Conventional wisdom says that a college degree equals a better job, higher lifetime earnings, and a happier life. But is college the only way to live the American Dream? According to the Bureau of Labor Statistics, only seven of the thirty fastest-growing jobs in the next decade will require a bachelor’s degree; and among the top ten, only two will. Postal carriers, nurses’ aides, and store clerks could make a much better investment of the time and money spent on a bachelor’s (or associate’s) by, say, taking vocational courses in their chosen profession. And that’s the argument of a few top economists, who allege our obsession with getting more kids into college is really just shoving a one-size-fits-all solution on a problem that merits a diversity of answers. We’re certainly open to that argument—and concerned about the rhetoric that “college is for everyone.” But at a time when only about 30 percent of Americans have a college degree (of either variety), is this really our most pressing education “problem”?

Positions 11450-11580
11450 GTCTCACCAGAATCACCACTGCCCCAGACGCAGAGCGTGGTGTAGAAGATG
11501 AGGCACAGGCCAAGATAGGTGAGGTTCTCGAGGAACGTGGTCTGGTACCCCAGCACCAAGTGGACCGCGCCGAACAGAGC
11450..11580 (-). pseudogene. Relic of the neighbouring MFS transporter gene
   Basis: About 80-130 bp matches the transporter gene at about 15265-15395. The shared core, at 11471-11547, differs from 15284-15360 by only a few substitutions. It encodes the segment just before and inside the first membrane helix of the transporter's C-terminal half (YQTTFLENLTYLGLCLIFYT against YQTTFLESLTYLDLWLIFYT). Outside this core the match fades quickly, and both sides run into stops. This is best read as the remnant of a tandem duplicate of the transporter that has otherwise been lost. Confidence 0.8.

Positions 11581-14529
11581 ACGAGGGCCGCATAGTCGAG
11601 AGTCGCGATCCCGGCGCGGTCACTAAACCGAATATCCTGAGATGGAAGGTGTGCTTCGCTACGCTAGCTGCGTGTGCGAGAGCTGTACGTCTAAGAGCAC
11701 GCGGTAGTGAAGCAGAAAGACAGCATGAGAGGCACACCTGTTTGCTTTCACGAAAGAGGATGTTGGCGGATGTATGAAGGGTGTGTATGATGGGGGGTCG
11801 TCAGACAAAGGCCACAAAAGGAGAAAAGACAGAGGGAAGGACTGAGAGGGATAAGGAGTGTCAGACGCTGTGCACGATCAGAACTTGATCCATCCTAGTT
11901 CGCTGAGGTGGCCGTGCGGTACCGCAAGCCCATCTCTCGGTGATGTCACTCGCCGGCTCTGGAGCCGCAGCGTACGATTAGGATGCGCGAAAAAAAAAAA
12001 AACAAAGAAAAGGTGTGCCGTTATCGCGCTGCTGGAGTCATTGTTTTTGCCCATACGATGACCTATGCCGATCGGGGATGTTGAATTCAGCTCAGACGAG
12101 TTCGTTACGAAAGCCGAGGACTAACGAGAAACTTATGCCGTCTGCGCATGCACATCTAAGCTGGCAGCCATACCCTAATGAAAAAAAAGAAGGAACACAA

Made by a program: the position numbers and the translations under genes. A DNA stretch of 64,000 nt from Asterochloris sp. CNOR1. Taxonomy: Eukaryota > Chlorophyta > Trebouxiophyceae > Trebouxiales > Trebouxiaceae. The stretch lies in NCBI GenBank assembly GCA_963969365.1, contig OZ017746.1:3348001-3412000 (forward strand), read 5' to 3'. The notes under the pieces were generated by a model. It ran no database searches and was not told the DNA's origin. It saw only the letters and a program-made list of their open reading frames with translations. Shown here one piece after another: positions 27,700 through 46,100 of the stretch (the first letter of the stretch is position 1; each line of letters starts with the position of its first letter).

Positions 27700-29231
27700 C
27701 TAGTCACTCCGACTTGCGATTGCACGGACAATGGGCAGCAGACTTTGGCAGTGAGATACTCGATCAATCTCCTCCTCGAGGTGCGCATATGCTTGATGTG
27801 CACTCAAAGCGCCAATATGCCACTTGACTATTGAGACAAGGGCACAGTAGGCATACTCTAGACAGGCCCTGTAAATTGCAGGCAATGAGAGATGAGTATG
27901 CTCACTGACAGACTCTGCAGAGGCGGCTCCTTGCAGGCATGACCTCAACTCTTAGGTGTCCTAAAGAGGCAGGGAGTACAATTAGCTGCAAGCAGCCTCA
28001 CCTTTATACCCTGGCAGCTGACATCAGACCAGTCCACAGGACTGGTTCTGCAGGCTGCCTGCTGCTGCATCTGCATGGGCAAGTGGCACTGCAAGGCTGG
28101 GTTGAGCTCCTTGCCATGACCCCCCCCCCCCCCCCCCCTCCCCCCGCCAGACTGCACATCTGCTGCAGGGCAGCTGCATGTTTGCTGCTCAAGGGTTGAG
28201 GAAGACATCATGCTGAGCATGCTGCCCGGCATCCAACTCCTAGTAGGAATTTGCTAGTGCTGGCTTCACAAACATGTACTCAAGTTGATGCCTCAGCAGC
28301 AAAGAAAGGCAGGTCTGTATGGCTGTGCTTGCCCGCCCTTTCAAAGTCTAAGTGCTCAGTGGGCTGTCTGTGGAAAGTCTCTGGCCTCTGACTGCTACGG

“Plan B: Skip College,” by Jacques Steinberg, New York Times, May 14, 2010
“College for All? Experts Say Not Necessarily,” by Alan Scher Zagier (AP), Boston Globe, May 13, 2010
“A Lament for the Class of 2010,” by Joe Queenan, Wall Street Journal, May 15, 2010